Reflections from the Front: Personhood and the Cryopreserved Embryo

Reflections from the Front: Personhood and the Cryopreserved Embryo

Bob Cranston, MD

The annual conference of The Center for Bioethics and Human Dignity in Deerfield, Illinois focused last week on women’s health issues and bioethics. A topic for future consideration will be gender-specific abortions, but this week we will look at Cropreserved embryos.

Epidemiologist Reginald Finger and reproductive endocrinologist Robert Visscher, shared information on embryo donation, and referenced Embryodonation.org/neda as an important reference site for information regarding embryo donation.

At present, the federal government estimates that there are 612,000 cryopreserved embryos in the United States. Eggs themselves remain technologically difficult to handle, and the cryopreservation process destroys most of these.  Of the 612,000 embryos about half are still “wanted” by their parents. The other half will likely be donated for procreation, donated for research, or destroyed (with or without an appropriately respective ceremony).

The primary question which dictates moral the worth of an embryo revolves around when “Personhood” or “Full moral agency” is perceived to be established. Scripture would seem to point to fertilization, or perhaps syngamy, the fusing of the two independent pronuclei, as the time this arises. At syngamy the embryo contains 46 chromosomes, is self-directing, and communicates chemically with the mother, informing her of its presence. A few scholars want to place personhood, from scripture, as late as birth itself. They rely on Genesis 2:7, where it says, “God formed man from the dust of the ground and breathed into his nostrils the breath of life, and man became a living being,” but this is a distinctly minority opinion.

While science concedes that life begins at fertilization or syngamy, it attempts to inappropriately argue from a scientific basis to a metaphysical conclusion. It variably locates personhood at: 1) Fertilization     2) Syngamy                  3) Implantation 4) Individuation (primitive streak appears) 5) appearance of heartbeat 6) quickening 7) Measurable brain EEG activity 8) Birth or 9) Sentience. Peter Singer, the most prominent proponent of the sentience position would allow infanticide well past birth. Those espousing position #8 would be comfortable with partial birth abortions.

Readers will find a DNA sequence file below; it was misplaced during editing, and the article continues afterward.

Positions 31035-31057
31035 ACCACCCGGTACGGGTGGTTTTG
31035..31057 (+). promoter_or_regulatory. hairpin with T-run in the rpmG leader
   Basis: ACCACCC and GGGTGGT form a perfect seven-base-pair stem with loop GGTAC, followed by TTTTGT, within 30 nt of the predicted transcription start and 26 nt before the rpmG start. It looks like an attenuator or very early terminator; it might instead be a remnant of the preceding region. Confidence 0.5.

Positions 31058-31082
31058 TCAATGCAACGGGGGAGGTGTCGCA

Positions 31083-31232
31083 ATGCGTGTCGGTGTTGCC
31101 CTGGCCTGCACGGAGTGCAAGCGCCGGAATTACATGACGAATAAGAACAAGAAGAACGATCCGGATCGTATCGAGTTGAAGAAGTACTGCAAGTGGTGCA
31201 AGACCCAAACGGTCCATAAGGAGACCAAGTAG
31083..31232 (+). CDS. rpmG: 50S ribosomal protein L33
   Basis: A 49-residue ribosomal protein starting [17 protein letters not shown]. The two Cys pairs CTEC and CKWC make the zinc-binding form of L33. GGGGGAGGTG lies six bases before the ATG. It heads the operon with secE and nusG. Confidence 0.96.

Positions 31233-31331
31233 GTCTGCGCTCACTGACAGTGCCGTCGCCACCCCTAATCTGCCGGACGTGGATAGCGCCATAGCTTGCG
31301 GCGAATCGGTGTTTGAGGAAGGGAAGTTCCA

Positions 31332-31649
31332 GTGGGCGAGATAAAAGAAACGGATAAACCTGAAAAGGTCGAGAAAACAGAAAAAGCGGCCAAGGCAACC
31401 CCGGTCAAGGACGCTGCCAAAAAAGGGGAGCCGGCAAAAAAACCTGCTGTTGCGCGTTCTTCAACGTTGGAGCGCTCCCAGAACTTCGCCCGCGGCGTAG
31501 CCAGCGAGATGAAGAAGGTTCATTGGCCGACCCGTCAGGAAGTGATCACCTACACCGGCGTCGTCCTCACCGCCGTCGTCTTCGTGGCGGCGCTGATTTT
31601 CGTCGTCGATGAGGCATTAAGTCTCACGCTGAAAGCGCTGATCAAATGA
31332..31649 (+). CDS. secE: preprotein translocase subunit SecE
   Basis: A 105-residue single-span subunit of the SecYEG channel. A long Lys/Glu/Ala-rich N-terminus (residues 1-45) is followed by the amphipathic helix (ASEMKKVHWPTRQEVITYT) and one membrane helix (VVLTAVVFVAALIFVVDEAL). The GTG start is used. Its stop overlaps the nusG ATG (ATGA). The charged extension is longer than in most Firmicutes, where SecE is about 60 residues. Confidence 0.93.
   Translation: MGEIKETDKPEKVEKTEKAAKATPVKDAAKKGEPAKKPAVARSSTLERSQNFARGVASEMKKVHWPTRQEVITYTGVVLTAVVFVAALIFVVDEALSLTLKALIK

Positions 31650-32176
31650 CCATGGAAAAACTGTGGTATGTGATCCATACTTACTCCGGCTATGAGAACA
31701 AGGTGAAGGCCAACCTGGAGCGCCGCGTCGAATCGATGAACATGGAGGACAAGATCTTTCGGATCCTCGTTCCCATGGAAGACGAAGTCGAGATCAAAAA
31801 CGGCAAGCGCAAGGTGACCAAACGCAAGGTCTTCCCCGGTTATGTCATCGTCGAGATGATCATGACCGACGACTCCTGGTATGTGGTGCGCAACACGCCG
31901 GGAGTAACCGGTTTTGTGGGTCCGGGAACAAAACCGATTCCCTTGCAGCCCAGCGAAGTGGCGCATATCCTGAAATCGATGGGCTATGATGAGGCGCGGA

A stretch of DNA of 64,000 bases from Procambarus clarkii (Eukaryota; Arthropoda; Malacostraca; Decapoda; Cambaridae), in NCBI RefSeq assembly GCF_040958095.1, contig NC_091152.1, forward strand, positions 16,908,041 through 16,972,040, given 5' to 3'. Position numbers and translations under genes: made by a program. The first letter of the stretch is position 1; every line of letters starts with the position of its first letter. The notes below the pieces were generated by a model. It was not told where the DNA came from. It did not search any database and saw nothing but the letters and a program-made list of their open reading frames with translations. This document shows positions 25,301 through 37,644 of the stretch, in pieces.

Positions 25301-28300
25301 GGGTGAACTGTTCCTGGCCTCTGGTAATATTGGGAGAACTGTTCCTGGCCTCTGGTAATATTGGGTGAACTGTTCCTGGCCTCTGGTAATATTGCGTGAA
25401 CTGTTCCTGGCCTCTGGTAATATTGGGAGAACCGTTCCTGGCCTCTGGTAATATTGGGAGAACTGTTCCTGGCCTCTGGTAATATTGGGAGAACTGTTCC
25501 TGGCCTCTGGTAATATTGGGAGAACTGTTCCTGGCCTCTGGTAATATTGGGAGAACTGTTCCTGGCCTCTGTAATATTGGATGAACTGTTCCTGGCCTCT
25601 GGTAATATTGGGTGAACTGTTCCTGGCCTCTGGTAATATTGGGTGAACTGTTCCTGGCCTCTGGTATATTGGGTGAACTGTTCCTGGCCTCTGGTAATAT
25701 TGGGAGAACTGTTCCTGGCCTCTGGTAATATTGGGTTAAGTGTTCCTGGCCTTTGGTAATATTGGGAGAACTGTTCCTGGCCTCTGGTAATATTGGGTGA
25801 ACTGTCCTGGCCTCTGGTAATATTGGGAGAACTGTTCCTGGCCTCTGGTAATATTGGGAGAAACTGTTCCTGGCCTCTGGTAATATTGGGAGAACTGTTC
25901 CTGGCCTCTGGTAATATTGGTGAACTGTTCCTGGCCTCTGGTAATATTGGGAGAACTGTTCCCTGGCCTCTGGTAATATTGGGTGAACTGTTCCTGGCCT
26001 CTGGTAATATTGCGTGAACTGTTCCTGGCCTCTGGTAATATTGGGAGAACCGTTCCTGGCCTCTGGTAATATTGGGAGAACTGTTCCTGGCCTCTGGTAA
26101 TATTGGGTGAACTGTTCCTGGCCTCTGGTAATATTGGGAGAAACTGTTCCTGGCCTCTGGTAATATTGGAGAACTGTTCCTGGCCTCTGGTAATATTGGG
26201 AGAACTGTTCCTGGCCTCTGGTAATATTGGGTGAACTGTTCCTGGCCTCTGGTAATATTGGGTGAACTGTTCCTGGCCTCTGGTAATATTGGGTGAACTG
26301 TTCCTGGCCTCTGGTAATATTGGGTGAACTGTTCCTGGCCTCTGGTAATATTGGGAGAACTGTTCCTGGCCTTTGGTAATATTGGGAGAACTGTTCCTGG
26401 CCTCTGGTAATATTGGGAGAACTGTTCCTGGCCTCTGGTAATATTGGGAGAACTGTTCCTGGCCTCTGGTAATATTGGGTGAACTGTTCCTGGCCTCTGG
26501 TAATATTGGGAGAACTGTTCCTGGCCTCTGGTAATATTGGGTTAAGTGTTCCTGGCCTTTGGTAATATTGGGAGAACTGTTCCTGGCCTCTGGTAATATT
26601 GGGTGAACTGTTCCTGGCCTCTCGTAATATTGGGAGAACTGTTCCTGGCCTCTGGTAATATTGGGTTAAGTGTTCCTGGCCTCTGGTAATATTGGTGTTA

Scripture and science should both be used to guide us, but science cannot speak authoritatively outside its purview. By our decision to place personhood at fertilization or syngamy we have a moral imperative to protect the life and health of these 300,000 embryos. The most obvious way to do this, though not simple or straightforward, is embryo donation and adoption. In a future blog we will look at  Dr. Finger’s analysis of other underlying moral issues related to these frozen embryos.

 

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Jon Holmlund, M.D.
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Jon Holmlund, M.D.

Dr. Cranston, would you say a bit more about your concern that science would be “inappropriately argu[ing] from a scientific basis to a metaphysical conclusion?” It seems to me that it is eminently reasonable to argue from the scientific data that the clearest point at which to declare the formation of a unique human individual is fertilization or syngamy. Also, philosophically, Christopher Kaczor, in his recent book on the ethics of abortion, quite compellingly addressed the flaws of grounding human moral status later in the sequence you review.

Steve Phillips
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I think a good way to look at how science ought to be involved in the development of an ethical position is to realize that a moral argument needs at least one moral premise to reach a moral conclusion. Science can give use empirical facts about an issue, but it cannot provide the moral premise. That has to come from outside science. We who are Christians understand that all moral premises have their origin in God who is by nature good. Science can help us understand that a unique human biological organism is formed at conception and that there is… Read more »